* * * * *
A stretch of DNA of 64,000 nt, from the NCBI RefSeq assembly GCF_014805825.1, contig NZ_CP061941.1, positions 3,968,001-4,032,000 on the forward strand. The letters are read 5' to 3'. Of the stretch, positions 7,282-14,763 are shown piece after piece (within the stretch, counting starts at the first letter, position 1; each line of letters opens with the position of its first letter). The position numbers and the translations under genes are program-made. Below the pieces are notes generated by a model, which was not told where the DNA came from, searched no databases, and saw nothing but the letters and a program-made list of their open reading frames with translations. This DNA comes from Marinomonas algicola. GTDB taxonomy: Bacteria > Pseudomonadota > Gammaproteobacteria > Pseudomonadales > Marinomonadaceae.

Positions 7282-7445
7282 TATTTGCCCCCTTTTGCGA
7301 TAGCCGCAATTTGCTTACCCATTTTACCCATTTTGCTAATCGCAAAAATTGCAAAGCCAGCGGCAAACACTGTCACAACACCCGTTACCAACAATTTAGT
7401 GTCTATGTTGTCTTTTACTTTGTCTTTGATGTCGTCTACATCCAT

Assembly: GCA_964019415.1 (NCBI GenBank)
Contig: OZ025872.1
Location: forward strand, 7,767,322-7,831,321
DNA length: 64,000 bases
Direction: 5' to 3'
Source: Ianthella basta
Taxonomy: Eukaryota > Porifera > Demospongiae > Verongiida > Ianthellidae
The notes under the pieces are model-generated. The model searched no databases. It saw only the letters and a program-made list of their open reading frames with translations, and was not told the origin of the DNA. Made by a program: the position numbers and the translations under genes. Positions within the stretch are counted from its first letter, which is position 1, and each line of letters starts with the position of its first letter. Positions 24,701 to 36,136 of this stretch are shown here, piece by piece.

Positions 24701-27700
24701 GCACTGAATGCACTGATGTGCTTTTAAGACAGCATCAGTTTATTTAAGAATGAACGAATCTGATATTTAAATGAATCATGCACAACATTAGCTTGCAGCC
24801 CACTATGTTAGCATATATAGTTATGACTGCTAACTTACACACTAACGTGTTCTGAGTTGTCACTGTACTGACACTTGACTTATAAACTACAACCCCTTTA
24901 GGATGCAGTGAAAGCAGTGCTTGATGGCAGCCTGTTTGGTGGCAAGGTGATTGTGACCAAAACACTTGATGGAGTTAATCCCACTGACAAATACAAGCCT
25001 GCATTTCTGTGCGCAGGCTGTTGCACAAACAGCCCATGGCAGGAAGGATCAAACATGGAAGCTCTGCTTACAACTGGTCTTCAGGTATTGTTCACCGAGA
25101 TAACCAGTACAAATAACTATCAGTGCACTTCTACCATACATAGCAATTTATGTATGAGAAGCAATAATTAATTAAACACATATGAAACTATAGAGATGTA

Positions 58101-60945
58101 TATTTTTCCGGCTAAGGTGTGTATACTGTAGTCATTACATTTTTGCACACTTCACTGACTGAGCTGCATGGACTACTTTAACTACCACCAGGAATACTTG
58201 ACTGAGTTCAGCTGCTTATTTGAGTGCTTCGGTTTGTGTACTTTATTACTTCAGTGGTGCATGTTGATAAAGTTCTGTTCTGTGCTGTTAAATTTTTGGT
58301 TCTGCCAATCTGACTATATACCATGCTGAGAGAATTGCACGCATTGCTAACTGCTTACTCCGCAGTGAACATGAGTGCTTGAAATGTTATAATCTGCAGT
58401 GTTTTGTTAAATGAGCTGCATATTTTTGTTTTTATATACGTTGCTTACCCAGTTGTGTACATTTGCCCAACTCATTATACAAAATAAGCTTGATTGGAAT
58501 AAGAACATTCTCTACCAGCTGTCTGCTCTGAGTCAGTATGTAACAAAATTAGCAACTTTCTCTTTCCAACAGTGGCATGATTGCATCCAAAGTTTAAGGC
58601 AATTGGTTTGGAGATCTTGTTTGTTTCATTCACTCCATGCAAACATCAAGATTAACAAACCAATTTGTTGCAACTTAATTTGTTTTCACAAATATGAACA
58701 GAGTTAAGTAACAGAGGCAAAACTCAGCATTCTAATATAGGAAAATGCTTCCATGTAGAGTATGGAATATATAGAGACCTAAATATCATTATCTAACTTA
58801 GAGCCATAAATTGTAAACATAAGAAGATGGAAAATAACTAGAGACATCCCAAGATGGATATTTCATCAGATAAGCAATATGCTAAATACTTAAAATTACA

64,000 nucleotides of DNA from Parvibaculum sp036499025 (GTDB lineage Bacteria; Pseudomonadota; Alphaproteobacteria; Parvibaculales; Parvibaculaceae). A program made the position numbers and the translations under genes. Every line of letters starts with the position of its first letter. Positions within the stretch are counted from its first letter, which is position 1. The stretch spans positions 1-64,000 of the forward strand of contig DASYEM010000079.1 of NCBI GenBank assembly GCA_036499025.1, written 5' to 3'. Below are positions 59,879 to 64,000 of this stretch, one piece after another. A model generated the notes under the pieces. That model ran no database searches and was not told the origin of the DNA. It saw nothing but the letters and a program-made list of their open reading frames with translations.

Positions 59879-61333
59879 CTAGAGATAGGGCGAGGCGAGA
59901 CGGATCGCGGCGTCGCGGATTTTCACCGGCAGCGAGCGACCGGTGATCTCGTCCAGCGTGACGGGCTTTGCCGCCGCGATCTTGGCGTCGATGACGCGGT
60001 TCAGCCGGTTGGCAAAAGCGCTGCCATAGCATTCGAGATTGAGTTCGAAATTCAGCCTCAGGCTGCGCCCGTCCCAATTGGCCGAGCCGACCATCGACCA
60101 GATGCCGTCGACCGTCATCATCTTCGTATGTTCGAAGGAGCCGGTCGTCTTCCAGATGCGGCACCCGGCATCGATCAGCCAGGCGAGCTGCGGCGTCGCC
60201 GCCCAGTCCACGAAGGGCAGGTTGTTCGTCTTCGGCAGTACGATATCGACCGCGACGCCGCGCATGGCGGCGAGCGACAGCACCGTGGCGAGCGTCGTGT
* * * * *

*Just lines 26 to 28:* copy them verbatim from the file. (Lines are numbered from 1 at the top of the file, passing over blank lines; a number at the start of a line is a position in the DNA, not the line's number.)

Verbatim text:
58601 AATTGGTTTGGAGATCTTGTTTGTTTCATTCACTCCATGCAAACATCAAGATTAACAAACCAATTTGTTGCAACTTAATTTGTTTTCACAAATATGAACA
58701 GAGTTAAGTAACAGAGGCAAAACTCAGCATTCTAATATAGGAAAATGCTTCCATGTAGAGTATGGAATATATAGAGACCTAAATATCATTATCTAACTTA
58801 GAGCCATAAATTGTAAACATAAGAAGATGGAAAATAACTAGAGACATCCCAAGATGGATATTTCATCAGATAAGCAATATGCTAAATACTTAAAATTACA